They Made No Little Plans

The Influence of Prairie Avenue on the 1893 Columbian  Exposition – Part I




By Melissa Ehret



Daniel H. Burnham, circa 1890

Make no little plans; they have no magic to stir men’s blood and probably themselves will not be realized. Make big plans; aim high in hope and work, remembering that a noble, logical diagram once recorded will never die, but long after we are gone be a living thing, asserting itself with ever-growing insistency. Remember that our sons and our grandsons are going to do things that would stagger us. Let your watchword be order and your beacon beauty.

This timeless quote is from Daniel Hudson Burnham, the legendary Chicago architect and urban planner.  Burnham is the author of the Plan of Chicago, a masterful 1909 text that, among other things, helped ensure that Chicago’s miles of lakefront were not only beautiful, but functional and accessible to all. Burnham was also the visionary behind an event that would establish Chicago once and for all as a world-class city, commercial juggernaut, and cultural mecca: The 1893 Columbian Exhibition.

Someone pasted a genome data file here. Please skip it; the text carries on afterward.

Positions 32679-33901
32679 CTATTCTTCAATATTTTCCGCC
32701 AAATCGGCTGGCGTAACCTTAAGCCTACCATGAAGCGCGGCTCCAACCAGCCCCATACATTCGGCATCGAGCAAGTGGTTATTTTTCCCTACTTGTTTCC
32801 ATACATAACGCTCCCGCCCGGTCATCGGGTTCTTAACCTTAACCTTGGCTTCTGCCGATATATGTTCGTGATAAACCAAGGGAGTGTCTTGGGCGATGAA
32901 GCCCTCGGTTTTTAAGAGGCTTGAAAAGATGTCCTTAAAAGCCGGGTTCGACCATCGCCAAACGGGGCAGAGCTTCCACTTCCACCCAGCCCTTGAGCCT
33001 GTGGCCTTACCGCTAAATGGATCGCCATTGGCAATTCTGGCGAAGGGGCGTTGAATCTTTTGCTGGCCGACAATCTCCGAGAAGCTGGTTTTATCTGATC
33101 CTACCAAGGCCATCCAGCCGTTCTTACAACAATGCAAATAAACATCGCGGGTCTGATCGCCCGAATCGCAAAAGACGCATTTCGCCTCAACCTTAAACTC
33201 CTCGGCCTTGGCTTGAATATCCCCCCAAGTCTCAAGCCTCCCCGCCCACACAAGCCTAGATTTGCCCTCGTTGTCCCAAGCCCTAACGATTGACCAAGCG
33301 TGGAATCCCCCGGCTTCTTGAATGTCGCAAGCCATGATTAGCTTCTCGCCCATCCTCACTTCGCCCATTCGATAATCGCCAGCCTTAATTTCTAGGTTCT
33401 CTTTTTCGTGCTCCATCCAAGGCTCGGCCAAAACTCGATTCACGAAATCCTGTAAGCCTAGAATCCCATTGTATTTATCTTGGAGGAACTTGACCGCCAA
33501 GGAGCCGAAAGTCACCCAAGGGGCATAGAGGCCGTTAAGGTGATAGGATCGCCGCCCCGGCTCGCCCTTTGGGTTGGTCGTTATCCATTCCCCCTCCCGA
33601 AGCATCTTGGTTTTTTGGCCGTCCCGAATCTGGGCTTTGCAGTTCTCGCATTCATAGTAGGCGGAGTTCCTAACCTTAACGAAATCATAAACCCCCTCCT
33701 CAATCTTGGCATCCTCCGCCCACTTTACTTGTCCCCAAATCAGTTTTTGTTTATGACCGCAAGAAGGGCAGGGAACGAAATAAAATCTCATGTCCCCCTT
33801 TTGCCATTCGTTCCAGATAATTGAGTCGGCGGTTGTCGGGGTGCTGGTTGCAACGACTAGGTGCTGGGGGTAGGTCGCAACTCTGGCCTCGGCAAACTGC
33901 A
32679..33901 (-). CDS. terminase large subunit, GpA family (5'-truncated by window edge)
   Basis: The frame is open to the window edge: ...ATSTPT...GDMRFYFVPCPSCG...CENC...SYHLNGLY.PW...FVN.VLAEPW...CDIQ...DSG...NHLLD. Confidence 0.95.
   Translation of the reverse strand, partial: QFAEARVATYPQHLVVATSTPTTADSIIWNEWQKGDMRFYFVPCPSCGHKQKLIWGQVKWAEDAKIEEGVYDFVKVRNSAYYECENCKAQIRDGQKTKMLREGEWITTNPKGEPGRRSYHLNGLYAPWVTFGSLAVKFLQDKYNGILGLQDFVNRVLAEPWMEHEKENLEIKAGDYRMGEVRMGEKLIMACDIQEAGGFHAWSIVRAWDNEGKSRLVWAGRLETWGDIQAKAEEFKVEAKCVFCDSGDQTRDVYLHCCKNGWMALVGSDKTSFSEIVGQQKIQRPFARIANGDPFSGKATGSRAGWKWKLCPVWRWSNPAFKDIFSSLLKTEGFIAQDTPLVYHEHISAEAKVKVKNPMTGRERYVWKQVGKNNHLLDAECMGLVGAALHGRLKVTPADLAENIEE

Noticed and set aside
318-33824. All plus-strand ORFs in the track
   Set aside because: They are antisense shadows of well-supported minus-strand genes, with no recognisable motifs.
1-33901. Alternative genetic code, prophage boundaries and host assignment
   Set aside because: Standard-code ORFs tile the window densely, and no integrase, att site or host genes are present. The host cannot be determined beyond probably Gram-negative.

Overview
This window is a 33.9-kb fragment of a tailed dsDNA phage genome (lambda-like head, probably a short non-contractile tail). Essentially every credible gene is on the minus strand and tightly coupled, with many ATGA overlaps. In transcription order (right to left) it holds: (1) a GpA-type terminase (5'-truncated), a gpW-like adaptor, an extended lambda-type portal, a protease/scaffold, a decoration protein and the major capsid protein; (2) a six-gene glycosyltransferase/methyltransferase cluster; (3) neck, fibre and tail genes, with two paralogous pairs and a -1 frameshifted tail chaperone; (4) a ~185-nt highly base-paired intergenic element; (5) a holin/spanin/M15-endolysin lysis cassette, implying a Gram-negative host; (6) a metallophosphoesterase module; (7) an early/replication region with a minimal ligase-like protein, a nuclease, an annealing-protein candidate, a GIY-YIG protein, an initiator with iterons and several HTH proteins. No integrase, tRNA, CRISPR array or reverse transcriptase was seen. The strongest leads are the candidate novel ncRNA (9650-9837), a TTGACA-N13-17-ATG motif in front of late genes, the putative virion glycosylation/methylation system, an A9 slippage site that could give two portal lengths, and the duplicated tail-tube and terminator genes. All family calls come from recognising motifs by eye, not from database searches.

John B Sherman Home, 2100 S. Prairie Avenue


Like many remarkable Chicagoans profiled in this series, Daniel Burnham was a denizen of Prairie Avenue. One of his first architectural commissions, shared with business partner John Wellborn Root, was a grand home at 2100 S. Prairie Avenue. The fledgling firm of Burnham & Root designed the mansion for John B. Sherman, one of the founding members of the Union Stockyards. While the home was under construction, Burnham met and married Sherman’s daughter, Margaret. At the outset of what would be a long and happy union, Burnham came to live in the house he built for his eventual father-in-law.  Sherman became an avid supporter of Burnham & Root, using his many business connections to generate commissions for the growing firm.